Many older adults who are preparing to move to assisted living are also faced with the overwhelming task of organizing, cleaning, discarding and packing up decades of family history and memories. You might be surprised to learn the first step in the process of making the move to assisted living easier is not to sort through the items your parent or loved one has accumulated over a lifetime.
The first step is actually establishing exactly where your loved one is headed. You need to work together on finding the assisted living facility that both meets their needs and satisfies their main desires. That way, instead of focusing on leaving their old home behind, they can look forward to their new home.
Give Yourself Enough Time
One of the biggest sources of moving stress is time — more specifically, not having enough of it. You can make the move to assisted living a whole lot easier by making sure to allow enough time to get everything done.
“Families should always start the process when they first start seeing signs that their loved one is not able to care for themselves at home,” says Mandy Ketcham, Community Relations Coordinator at Highgate at Yakima. “We see too many families will wait until an emergency happens. Then the potential resident typically is not able to be in the decision process, which is important for a smooth transition.”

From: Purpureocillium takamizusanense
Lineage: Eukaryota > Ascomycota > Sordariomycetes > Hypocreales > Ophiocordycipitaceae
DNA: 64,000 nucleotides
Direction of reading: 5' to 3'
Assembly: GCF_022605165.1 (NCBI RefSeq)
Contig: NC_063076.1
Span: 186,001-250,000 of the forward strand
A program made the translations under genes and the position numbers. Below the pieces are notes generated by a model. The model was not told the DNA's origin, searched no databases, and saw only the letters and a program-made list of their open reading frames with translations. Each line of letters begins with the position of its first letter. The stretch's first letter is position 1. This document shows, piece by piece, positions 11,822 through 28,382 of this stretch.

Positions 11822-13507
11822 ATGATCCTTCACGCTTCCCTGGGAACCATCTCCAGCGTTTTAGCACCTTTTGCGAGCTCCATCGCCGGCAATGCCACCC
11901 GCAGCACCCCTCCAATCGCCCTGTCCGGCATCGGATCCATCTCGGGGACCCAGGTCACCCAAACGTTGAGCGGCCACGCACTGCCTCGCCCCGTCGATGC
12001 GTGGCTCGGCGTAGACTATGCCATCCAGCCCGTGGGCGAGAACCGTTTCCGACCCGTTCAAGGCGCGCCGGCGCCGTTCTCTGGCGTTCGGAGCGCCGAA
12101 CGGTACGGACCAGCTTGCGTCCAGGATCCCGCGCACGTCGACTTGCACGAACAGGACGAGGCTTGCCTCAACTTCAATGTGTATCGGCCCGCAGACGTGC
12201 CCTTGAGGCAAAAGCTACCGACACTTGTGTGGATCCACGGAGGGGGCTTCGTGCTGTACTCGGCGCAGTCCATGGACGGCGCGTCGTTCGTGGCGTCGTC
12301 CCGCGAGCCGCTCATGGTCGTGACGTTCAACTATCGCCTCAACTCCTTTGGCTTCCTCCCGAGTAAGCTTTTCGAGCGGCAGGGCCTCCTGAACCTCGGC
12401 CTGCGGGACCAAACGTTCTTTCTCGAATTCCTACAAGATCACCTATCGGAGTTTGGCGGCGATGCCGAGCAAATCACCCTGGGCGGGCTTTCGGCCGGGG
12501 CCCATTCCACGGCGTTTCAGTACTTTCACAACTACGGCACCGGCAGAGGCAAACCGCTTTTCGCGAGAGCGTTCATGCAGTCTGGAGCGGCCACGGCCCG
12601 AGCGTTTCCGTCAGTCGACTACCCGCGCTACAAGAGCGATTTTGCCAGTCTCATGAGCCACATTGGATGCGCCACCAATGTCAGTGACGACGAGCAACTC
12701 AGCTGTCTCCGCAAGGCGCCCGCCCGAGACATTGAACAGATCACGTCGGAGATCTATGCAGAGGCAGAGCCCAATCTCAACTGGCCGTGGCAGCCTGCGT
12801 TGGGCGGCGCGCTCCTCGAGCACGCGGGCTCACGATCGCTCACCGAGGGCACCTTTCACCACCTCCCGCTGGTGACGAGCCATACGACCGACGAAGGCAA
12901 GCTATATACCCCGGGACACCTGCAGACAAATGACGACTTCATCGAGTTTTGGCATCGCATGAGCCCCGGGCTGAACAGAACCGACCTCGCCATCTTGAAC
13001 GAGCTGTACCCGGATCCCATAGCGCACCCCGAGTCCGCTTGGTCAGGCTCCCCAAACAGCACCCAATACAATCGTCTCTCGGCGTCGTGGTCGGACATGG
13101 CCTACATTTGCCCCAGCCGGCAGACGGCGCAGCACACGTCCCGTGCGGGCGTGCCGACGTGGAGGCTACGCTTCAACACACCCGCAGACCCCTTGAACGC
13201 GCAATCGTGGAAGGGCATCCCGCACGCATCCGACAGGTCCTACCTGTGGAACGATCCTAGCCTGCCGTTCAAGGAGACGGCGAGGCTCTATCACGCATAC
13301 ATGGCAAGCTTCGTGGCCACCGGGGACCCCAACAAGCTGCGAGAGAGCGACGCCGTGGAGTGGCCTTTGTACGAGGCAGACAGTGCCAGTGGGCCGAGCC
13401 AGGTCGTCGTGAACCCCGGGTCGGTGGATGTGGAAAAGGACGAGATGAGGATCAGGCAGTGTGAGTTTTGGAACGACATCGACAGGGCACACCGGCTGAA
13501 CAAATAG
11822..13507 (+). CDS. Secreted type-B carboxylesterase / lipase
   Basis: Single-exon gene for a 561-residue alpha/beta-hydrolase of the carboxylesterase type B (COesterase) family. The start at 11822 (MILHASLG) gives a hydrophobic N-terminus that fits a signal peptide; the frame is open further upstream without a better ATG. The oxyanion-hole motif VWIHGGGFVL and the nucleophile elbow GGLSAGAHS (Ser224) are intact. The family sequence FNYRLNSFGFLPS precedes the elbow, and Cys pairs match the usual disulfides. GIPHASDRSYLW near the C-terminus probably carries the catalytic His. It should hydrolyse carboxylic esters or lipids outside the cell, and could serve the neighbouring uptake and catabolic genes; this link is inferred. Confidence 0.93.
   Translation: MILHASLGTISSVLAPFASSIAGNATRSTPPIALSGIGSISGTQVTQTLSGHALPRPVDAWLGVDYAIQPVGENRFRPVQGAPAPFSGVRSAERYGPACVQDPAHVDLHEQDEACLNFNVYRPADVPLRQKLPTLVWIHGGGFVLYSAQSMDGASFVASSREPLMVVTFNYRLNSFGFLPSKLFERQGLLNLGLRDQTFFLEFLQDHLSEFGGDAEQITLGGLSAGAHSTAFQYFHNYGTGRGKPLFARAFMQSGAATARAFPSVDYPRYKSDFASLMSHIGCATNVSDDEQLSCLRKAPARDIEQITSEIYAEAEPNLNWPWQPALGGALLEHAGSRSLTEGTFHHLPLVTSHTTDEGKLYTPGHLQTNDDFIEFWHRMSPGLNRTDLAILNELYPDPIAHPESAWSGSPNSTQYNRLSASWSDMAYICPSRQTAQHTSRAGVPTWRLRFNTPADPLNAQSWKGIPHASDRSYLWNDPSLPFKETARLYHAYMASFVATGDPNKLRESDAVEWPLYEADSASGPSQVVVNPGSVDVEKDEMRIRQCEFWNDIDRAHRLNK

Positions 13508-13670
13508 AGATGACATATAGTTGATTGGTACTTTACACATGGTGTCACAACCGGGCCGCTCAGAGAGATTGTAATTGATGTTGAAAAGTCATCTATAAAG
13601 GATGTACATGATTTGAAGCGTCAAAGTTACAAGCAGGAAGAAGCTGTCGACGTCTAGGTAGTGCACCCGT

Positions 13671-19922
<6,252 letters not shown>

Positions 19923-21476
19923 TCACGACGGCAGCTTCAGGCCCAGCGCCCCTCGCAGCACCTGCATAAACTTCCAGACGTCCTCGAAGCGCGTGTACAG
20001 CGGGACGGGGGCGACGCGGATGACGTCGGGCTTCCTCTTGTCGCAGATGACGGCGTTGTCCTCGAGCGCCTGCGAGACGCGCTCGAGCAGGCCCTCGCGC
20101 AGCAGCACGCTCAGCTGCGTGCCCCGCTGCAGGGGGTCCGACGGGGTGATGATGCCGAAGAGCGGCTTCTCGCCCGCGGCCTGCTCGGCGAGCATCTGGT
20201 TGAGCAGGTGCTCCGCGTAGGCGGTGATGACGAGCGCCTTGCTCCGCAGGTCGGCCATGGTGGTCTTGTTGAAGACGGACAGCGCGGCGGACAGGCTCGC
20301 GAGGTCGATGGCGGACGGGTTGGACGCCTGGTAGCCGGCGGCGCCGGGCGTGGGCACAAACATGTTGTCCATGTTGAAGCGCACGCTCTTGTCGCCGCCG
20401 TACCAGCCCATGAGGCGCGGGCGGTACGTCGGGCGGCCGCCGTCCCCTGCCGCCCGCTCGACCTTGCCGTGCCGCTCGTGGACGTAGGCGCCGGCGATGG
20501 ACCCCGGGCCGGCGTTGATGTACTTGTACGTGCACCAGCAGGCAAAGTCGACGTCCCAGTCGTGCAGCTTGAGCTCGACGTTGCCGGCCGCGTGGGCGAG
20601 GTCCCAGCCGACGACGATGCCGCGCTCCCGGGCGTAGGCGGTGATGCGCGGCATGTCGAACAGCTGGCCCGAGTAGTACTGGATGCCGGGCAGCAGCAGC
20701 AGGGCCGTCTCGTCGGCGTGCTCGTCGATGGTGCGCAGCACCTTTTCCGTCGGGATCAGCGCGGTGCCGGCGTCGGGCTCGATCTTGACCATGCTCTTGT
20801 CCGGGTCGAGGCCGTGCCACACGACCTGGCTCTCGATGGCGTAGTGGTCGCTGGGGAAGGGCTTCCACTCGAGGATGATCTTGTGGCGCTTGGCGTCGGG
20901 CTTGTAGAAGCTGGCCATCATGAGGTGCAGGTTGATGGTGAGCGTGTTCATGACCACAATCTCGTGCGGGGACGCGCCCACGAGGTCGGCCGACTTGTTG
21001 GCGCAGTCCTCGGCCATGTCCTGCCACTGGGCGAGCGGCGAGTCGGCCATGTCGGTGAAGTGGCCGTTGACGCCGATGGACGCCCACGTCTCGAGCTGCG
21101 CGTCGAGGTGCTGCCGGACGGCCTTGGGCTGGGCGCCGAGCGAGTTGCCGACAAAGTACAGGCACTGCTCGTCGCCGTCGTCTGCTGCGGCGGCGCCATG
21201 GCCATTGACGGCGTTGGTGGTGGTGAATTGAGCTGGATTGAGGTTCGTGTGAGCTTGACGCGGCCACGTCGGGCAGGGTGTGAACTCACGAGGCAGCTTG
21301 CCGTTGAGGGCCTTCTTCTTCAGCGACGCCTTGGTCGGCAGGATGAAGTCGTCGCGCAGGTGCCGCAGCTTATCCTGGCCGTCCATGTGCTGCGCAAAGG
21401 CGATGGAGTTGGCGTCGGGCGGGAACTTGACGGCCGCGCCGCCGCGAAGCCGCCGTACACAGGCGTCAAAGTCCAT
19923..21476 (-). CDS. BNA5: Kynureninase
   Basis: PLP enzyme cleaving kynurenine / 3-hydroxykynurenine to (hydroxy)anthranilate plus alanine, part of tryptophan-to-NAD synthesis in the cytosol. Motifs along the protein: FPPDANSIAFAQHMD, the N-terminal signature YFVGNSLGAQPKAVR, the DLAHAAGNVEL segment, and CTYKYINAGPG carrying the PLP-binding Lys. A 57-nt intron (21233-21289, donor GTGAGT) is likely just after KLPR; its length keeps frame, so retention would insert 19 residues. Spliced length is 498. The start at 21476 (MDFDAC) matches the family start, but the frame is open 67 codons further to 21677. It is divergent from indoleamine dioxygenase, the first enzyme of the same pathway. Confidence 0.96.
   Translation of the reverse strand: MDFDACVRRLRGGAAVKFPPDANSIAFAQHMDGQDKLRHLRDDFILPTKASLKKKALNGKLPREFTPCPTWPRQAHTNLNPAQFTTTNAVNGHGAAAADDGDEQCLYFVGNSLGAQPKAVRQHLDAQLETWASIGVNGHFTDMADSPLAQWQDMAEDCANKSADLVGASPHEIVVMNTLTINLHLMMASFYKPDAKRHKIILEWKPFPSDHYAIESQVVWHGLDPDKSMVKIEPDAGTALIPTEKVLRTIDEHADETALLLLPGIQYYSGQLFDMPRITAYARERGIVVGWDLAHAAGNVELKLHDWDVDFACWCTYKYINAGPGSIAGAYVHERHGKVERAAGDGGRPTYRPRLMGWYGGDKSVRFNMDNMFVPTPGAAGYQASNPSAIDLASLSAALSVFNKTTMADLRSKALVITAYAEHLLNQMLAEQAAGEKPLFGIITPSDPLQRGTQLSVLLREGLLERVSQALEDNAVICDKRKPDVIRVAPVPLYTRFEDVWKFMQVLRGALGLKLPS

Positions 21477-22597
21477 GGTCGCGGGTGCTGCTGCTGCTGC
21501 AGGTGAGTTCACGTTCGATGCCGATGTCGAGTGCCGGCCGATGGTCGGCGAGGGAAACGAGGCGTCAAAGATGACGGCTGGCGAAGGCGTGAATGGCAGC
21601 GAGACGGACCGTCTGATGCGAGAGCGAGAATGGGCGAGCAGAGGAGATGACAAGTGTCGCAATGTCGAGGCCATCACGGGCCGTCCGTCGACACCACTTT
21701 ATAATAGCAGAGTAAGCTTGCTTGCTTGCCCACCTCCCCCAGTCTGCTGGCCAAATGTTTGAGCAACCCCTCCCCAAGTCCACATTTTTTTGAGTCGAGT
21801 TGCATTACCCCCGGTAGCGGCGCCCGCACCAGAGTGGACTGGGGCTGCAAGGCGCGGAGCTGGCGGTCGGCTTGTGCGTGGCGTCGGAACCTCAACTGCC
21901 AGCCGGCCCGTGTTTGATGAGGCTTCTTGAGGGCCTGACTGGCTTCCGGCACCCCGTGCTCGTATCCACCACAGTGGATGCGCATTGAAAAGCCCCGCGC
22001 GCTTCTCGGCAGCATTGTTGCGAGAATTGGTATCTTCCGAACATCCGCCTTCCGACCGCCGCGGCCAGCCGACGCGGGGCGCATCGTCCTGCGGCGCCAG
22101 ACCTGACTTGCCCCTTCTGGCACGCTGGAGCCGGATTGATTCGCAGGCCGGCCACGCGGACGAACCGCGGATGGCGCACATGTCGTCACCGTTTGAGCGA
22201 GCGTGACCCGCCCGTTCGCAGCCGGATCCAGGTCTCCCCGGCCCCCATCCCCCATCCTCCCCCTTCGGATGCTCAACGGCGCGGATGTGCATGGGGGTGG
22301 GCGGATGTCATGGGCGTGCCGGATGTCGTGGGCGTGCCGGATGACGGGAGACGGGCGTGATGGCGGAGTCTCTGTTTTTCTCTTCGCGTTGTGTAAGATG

Choose a New Place to Call Home
“People who have the easiest transitions are the ones who move out of their house first and into a community and then they downsize and get ready to sell their property,” says Jacquie Budde, a Senior Real Estate Specialist who works with team members at Highgate at Bozeman to help families navigate the organizational and physical tasks associated with planning and implementing such a complex move. “It’s much less stressful because they aren’t living among their life as it gets dismantled.”
Build a Move-in Timeline
Jeremy Glover, Community Relations Coordinator at Highgate at Bozeman, has helped families navigate the move to assisted living in two days, but his preference is to work with families who take months, even years, to make the move.
“There are folks we really get to know,” he says. “They do their due diligence. They visit, come in for lunch, come in for an activity, and get to know our folks. We build a relationship with them. It’s not transactional. It’s relational. They have the best experience.”
“We build a roadmap right from the get-go,” he continues. “Once we figure out the wants and needs and find the suite that they want within our community, we establish a moving time frame.”